The Importance of Devotion

According to the Bhagavad Gita

Sculptures of a chariot of lord Krishna and Arjuna at the entrance of Ganga ghat, Muni Ki Reti, Rishikesh, Dehradun District, Uttarakhand, India Images Group/Getty Images

The Bhagavad-Gita, the greatest and holiest of Hindu scriptures, emphasizes the importance of 'Bhakti' or loving devotion to God. Bhakti, says the Gita, is the only way to realize God.

Arjuna's Question

In Chapter 2, Shlok (Verse) 7, Arjuna asks, "My soul is oppressed by a sense of frustration. My mind is unable to determine what is right. I am requesting you to tell me definitely what is for my good. I am your pupil. Teach me. I have surrendered myself to you."

Krishna's Answer

But, Lord Krishna does not answer Arjuna's request until Chapter 18, Shlokas (verses) 65-66 where He says, "Let your mind be constantly directed towards me; be devoted to me; dedicate all your actions to me; prostrate yourself before me; over and above the claims of all Dharmas (duties) is complete surrender to me and me alone".

However, Lord Krishna does partially answer Arjuna in Chapter 11, Shlokas (verses) 53-55 after exhibiting His cosmic form, "It is not possible to see me as you have done through the study of the Vedas or by austerities or gifts or by sacrifice; it is only by one-pointed devotion (Bhakti) to me and me alone that you thus see and know me as I am in reality and ultimately reach me. It is he alone who dedicates all his notions and actions to me with a knowledge of my superiority, my devotee with no attachment and who has no enmity to any living being that can reach me". Bhakti, therefore, is the only way to the true knowledge of God and the surest way to reach Him.

Bhakti: Unwavering Devotion & Love for God

Bhakti, according to the Gita, is the love for God and love reinforced by a true knowledge of the glory of God. It surpasses the love for all things worldly. This love is constant and is centered in God and God alone, and cannot be shaken under any circumstances whether in prosperity or in adversity.

Bhakti Is Strictly Not for Non-Believers

It is not for everyone. All human beings fall into two categories, the devotees (Bhaktas) and the non-devotees (Abhaktas). Lord Krishna says specifically that the Gita is not for the 'Abhaktas.'

In Chapter 18, Shloka 67 Krishna says, "This (Gita) is not to be communicated to one who is not disciplined, or who is not a devotee, or who has not served the learned or to one who hates me". He also says in Chapter 7, Shlokas 15 and 16: "The lowest among men, those of wicked deeds, and the foolish ones, do not resort to me; for their mind is overcome by Maya (illusion) and their nature is 'Asuri' (demonic), inclined to worldly pleasures. Four kinds of people of good deeds turn to me-those who are in distress, or who search for knowledge, or who desire worldly goods, or the truly wise". The Lord further elaborates in the 28th Shloka of the same chapter "It is only those of good deeds whose sins are ended, and who are freed from the spell of opposites that run to me with firm determination".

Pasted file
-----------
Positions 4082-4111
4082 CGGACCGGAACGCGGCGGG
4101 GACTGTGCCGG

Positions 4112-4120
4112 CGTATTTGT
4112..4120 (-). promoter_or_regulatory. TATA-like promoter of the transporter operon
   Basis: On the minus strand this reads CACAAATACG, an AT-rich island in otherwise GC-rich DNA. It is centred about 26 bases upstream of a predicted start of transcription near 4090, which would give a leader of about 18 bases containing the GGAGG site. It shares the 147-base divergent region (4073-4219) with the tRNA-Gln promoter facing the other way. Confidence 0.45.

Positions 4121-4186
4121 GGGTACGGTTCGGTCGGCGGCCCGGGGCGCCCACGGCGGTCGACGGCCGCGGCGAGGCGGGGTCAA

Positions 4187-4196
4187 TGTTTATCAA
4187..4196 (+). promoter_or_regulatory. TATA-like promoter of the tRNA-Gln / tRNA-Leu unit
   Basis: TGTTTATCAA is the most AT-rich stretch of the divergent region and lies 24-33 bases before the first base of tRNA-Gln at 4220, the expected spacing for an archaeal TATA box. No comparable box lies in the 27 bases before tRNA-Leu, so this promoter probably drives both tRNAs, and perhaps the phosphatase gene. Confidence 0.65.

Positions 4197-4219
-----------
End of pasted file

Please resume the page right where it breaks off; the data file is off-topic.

Who Is an Ideal Devotee?

Even those with Bhakti must have certain qualities to gain the grace of God. This is explained in detail in Chapter 12, Shlokas (verses) 13-20 of the Gita. The ideal devotee (Bhakta) should…

  • not hate any living being
  • cultivate friendship and compassion
  • give up the feeling of "I and Mine"
  • be unmoved by happiness or misery
  • be forgiving
  • strive for self-control
  • always be content with what he/she has
  • have a strong determination
  • surrender his/her mind and intellect to God.
  • not be afraid of anyone; and none in the world should fear him/her
  • desire nothing
  • be pure and efficient
  • be free from elation, anger, fear, and turbulence of mind
  • be indifferent to what befalls him/her
  • be free from weakness of mind
  • free from the feeling that he/she is an independent agent
  • have no feeling of elation and enmity or desire
  • develop an attitude of mind which rejects good as well as bad things
  • have no attachments and should accept pain and pleasure, honor and disgrace, heat and cold equally as his/her portion
  • look upon friends and foes alike
  • not indulge in idle talk
  • not attached to any fixed abode
  • be steadfast in mind.

It is such a 'Bhakta' that is dear to Sri Krishna. And most important of all, those Bhaktas are most dear to God who love him with full faith in his supremacy.

May we all be worthy of Gita's Bhakti!

ABOUT THE AUTHOR: Gyan Rajhans, is a scientist and broadcaster, who has been running his non-commercial Vedic religion radio program in North America since 1981 and worldwide web cast on since 1999. He has written extensively on religious and spiritual matters, including a translation of the Gita in English for the younger generation. Mr. Rajhans has been conferred various titles, including that of 'Rishi' by Hindu Prarthana Samaj of Toronto Hindu Ratna by Hindu Federation of Toronto.